Make Way for Debt Mutualization in Europe

Hurdles and hold-ups are inevitable but recent policy developments in Europe indicate that the ECB and the Bundesbank are cooperating and greater federalization is likely.

November 06, 2012

Global CIO Commentary by Scott Minerd

“While the Northeast braced for Sandy and the rest of the country turned its attention toward the election, there were two significant developments in the European Union. The first was that the Troika, comprised of the European Commission (EC), the International Monetary Fund (IMF), and the European Central Bank (ECB), recommended cutting peripheral countries’ official debts, which includes debt held by institutions. This would follow the haircut on publicly owned debt that occurred a few months ago. The other major development is that it is now likely that an agreement will be reached on budgetary regulation.

The proposed debt-relief program is significant because the Troika owns those obligations. Writing off a large portion of Greece’s debt would be a major step forward in clearing up the present crisis and getting the immediate concerns about Greece off the table. The catch, however, is that the initiative remains politically unpopular among German voters, and Dr. Merkel and her cabinet are acutely aware of this as they head into an election year.

ECB President Mario Draghi and Germany’s finance minister, Wolfgang Schäuble, are now working much more closely with one another. The two have been in agreement on a number of topics recently. Schäuble was openly supportive of Dr. Draghi’s testimony in front of the Bundestag in late October, when Draghi managed to relieve some of Germany’s concerns over the inflationary risks in his policies. Between that and Dr. Draghi’s endorsement of what I would call the “Über Budget Regulator” that originated in Germany and will be proposed in December, the ECB and the core are cooperating to a greater degree than ever. There will inevitably be fits and starts but it appears Europe will continue moving toward federalization.”

Economic Data Releases

Another Solid Jobs Report is Promising for the Economic Expansion and Recovery in the U.S. Labor Market

Last week's U.S. economic data was positive overall, with non-farm payrolls increasing 171,000 in October, and upward revisions of 84,000 for the previous two months. Following the 873,000 gain in September, the household employment survey posted an increase of 410,000 jobs in October. In spite of this, the unemployment rate increased to 7.9% due to an increase in the labor force participation rate, which rose to a four-month high. In other sectors, the ISM manufacturing index rose to 51.7, its highest level in five months. The non-manufacturing index fell to 54.2 in October, the first downturn in fourth months. The Conference Board Consumer Confidence Index rose to 72.2 in October, the highest level since February 2008.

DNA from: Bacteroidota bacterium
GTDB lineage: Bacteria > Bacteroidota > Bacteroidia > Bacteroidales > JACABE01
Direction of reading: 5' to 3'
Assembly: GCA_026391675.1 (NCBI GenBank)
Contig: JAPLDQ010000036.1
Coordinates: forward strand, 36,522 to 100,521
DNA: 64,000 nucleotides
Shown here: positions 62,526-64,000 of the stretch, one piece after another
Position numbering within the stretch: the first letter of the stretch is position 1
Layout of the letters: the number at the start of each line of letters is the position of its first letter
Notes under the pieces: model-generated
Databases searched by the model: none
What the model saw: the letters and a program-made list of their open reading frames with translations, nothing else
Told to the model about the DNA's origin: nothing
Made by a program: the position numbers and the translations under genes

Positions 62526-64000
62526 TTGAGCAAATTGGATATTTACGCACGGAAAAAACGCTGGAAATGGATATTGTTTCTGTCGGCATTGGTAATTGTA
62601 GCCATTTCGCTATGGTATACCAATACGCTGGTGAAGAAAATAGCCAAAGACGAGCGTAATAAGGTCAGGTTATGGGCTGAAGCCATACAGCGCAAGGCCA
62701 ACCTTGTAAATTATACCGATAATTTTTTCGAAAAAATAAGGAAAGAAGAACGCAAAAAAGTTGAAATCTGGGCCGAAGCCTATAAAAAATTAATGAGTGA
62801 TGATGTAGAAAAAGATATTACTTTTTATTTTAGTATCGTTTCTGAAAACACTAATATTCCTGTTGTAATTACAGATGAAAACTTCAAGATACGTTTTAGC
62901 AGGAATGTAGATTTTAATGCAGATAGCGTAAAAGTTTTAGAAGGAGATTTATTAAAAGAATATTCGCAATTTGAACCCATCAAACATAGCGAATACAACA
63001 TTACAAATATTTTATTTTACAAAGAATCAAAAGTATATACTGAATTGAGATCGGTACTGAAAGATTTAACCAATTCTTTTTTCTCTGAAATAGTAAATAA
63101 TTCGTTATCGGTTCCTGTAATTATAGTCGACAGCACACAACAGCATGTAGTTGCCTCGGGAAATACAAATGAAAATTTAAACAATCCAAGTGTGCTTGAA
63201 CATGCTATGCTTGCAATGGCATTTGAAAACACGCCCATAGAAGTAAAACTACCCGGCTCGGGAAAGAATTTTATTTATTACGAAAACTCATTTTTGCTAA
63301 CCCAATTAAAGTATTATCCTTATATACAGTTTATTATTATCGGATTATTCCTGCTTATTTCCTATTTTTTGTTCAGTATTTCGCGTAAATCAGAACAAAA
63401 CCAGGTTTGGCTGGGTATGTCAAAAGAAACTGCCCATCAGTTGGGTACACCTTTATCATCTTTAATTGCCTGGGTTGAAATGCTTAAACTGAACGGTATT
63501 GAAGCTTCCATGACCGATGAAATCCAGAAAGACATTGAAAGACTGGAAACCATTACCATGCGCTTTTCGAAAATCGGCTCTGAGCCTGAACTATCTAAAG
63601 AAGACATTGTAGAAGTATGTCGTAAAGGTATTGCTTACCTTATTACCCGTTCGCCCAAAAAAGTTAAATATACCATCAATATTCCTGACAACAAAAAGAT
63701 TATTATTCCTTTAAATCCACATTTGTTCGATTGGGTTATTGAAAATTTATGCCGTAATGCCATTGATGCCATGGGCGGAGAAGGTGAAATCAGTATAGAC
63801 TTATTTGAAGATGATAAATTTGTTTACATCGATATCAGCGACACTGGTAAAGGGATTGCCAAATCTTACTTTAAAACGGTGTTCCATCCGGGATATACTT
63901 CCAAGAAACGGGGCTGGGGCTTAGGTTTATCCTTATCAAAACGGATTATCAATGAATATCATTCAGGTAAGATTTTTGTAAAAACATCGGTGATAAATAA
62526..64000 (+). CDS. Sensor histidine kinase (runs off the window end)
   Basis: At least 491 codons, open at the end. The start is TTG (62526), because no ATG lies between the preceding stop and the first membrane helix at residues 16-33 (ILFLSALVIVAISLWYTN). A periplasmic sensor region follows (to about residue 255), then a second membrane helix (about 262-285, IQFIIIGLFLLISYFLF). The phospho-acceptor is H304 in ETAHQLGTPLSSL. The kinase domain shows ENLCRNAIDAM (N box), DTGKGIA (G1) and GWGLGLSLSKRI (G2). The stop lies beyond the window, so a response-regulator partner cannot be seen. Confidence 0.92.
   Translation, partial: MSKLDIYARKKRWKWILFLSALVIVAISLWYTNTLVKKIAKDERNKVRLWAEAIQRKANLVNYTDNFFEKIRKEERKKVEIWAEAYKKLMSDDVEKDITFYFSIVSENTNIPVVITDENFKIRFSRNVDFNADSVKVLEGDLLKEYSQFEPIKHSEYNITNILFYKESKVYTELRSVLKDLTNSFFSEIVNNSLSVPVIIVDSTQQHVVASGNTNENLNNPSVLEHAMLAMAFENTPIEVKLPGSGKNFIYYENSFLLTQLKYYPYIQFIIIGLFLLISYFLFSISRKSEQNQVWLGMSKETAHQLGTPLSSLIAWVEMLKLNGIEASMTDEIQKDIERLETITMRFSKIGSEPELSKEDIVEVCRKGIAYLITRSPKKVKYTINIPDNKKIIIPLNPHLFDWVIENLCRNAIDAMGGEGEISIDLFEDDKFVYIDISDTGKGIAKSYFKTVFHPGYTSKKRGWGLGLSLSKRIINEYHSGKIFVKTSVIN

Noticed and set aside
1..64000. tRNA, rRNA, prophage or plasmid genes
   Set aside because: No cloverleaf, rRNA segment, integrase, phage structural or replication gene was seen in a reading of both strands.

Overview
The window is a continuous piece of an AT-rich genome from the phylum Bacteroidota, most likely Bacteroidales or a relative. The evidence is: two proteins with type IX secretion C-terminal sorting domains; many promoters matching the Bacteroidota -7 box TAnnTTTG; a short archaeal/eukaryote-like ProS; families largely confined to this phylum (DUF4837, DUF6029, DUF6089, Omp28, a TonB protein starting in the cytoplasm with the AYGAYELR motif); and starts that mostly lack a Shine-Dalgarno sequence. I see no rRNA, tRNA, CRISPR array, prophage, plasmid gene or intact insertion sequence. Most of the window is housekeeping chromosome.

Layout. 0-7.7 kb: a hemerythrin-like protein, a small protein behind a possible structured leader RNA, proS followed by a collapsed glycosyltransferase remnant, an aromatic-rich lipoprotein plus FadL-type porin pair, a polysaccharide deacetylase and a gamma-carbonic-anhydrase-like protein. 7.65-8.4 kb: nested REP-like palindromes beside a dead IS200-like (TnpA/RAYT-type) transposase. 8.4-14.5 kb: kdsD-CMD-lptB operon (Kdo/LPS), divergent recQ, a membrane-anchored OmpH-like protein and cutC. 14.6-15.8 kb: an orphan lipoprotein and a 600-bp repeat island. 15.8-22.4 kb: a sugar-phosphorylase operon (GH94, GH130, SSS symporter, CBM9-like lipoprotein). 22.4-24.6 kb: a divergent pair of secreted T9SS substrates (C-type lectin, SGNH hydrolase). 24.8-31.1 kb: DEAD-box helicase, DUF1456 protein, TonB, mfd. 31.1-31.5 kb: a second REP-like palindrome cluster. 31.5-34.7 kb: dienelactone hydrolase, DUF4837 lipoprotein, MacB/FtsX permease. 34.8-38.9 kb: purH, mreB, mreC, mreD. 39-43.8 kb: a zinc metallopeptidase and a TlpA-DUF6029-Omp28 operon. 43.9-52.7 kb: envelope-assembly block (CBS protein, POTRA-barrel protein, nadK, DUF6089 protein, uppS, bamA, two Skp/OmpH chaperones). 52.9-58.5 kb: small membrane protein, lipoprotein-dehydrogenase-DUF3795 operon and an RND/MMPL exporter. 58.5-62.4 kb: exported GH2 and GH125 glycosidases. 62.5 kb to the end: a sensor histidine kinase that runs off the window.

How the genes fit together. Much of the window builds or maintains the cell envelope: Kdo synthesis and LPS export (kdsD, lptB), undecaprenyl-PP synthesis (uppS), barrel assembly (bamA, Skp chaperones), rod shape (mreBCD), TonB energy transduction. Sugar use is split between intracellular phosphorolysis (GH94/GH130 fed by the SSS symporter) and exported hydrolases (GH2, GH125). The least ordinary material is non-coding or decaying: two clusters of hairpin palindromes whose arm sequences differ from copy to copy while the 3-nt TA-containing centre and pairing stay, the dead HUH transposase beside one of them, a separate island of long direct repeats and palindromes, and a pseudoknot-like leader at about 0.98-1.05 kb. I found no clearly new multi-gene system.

Further Economic Stagnation in the Eurozone While China Seems to be Stablizing

The latest PMI reports from Europe provide little hope of relief for the ongoing recession there. The eurozone PMI composite, which covers both manufacturing and servicing sectors, fell to 45.7 in October, the lowest level since June 2009. Further declines in manufacturing and service PMIs have been reported in October for Germany, France, Italy and Spain. Economic data in the U.K. deteriorated further last week. U.K. industrial production fell 1.7% in September, the second consecutive month of decline. The manufacturing PMI in the U.K. has been in contraction for six consecutive months and the service PMI fell to its lowest level since December 2010. In China, the official manufacturing PMI rose to 50.2 in October, the first time it has expanded in three months. China’s non-manufacturing PMI also rebounded to 55.5 in October from 53.7 in September.

Chart of the Week

Eurozone Monetary Financial Institutions’ Lending to Non-Financial Corporations YoY Percent Change*

Despite two rounds of Long-Term Refinancing Operations (LTRO) and the European Central Bank’s announcement of its bond purchase program, credit conditions in the Eurozone’s real economy remain tight. In September, the Eurozone Monetary Financial Institution's (MFI) lending to nonfinancial corporations fell 1.4% YoY, the largest decline in 24 months. Lending to nonfinancial corporations in the eurozone's peripheral nations fell 5.8% YoY to the lowest level since August 2007. Meanwhile, business lending in the rest of the Eurozone also fell to 0.9%, the slowest growth since February 2011. The continued contraction in business lending seems to have spread throughout the entire Eurozone and suggests that the recession on the continent will continue in the absence of credit expansion.

Eurozone Monetary Financial Institutions’ Lending to Non-Financial Corporations YoY Percent Change


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